During the recent Congressional health care debate on Capitol Hill, I was thrilled to see so many disability advocates and organizations, come out against dangerous legislation impacting so many with disabilities. Unfortunately, some non-disability organizations chose to sit on the sidelines rather than publicly take a stand on this critical issue. The silence emanating from many organizations or Foundations with missions addressing healthcare, poverty, and human rights was deafening. Cutting Medicaid and reducing access to health care must be viewed as a key issue for an organization that helps people get out of poverty, helps people gain needed health affordable health care, and addresses the inequalities among individuals in our nation.
Often when it comes to advocacy, organization leaders have to step up and push groups into taking strong positions on proposed legislation. In my case, I rely on the outstanding staff of the Autism Society of America, our excellent and passionate leaders in our affiliate network, and a dynamic board of directors to guide decision-making and recommendations for advocacy strategy. Whenever some disagree with our decisions, I listen to their concerns and share that we participate in such efforts because it helps advance our mission of helping each autistic individual maximize their quality of life every day.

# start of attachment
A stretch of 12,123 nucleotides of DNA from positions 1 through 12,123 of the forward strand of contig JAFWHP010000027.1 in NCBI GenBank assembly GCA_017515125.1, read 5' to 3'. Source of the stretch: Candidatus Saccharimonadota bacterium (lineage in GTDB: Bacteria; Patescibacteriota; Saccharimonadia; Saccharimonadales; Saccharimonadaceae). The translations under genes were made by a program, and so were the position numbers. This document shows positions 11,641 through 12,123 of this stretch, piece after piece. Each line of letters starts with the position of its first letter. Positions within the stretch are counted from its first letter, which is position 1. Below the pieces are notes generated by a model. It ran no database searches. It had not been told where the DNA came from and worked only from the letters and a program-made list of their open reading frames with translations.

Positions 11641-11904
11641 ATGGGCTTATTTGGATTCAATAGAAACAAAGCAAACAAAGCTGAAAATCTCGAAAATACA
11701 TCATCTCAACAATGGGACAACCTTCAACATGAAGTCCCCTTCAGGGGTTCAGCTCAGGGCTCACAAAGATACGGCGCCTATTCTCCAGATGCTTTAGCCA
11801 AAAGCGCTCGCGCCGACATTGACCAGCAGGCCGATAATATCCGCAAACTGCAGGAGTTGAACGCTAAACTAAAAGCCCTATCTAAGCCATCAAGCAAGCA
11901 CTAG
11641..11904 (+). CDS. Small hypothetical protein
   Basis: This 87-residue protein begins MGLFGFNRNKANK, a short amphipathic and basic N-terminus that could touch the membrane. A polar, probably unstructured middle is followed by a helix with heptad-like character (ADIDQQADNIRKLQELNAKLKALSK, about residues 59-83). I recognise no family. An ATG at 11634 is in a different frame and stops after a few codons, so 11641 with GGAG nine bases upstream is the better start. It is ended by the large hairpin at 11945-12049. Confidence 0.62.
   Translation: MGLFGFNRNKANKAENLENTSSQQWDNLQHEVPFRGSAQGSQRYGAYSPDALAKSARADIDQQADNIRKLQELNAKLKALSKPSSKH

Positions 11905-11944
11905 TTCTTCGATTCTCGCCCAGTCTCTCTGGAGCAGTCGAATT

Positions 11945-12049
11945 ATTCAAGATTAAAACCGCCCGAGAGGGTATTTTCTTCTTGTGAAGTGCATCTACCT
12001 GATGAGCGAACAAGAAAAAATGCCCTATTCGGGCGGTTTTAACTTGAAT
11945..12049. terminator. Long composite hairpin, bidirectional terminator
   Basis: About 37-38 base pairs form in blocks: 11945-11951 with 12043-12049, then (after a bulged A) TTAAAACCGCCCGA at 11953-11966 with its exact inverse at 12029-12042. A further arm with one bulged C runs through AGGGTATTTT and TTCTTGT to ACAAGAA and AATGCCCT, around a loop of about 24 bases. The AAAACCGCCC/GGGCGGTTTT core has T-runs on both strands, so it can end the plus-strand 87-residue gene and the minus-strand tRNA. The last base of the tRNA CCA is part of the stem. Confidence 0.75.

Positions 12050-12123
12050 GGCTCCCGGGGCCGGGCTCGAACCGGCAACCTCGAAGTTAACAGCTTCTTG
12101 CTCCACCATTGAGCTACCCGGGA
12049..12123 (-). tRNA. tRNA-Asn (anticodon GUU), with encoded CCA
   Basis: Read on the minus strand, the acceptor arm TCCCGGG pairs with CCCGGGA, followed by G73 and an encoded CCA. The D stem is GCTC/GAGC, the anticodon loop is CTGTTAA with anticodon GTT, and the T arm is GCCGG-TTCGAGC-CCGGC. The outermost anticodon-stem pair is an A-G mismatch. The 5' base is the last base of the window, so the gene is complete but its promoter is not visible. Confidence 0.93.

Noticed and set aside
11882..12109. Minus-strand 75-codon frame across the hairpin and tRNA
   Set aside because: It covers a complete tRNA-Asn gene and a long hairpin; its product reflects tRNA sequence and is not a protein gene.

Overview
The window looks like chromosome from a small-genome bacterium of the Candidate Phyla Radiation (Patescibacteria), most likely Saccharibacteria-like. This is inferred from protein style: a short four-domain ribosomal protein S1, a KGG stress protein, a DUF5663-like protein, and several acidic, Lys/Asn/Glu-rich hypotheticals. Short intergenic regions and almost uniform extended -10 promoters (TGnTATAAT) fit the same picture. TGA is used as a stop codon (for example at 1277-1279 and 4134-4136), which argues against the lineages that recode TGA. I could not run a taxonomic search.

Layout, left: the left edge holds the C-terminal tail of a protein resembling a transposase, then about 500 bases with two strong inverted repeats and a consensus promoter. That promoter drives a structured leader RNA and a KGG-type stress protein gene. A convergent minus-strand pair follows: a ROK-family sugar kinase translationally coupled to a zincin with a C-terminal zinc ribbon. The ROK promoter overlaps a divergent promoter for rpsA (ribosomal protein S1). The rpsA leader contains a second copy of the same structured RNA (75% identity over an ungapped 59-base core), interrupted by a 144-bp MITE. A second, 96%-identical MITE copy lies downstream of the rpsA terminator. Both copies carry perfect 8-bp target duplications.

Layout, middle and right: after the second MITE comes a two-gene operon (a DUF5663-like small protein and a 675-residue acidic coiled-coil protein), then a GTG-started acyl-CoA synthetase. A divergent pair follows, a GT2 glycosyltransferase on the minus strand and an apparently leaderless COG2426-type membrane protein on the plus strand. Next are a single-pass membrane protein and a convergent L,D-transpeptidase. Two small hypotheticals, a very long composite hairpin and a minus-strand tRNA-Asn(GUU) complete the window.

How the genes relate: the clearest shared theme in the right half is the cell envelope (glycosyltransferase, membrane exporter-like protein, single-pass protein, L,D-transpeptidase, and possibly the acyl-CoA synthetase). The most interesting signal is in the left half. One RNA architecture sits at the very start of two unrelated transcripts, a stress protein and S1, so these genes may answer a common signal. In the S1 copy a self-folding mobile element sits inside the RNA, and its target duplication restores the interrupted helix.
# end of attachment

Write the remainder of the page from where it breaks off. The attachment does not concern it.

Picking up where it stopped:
When we advocate and make our voice heard on important issues like health care repeal, we make certain to comply with all rules and regulations governing nonprofit advocacy. The Autism Society is a nonpartisan organization with self-advocates, families, donors, board members, and staff of all political stripes. Sadly, sometimes, organizations are susceptible to action or inaction based solely on a donor’s political leaning or personal position on an issue with far-reaching impacts on our community. I have personally witnessed groups not engage in needed advocacy for fear of offending and alienating a donor. To me, that is wrong. Admittedly, the balancing act can be difficult; however, the mission of the organization and the impact legislation will have on that mission is what must drive the path forward.
People want organizations to lead and do what is right. When groups advocate for equity and fairness and aim to protect the wellbeing of those they proudly serve, people will respect necessary actions. That is why I am so proud of the Autism Society of America. We are the oldest and largest grassroots autism organization dedicated to of all affected by autism and ensuring those on the spectrum live in a society where their unique talents and gifts are valued. In the end, that’s what counts most.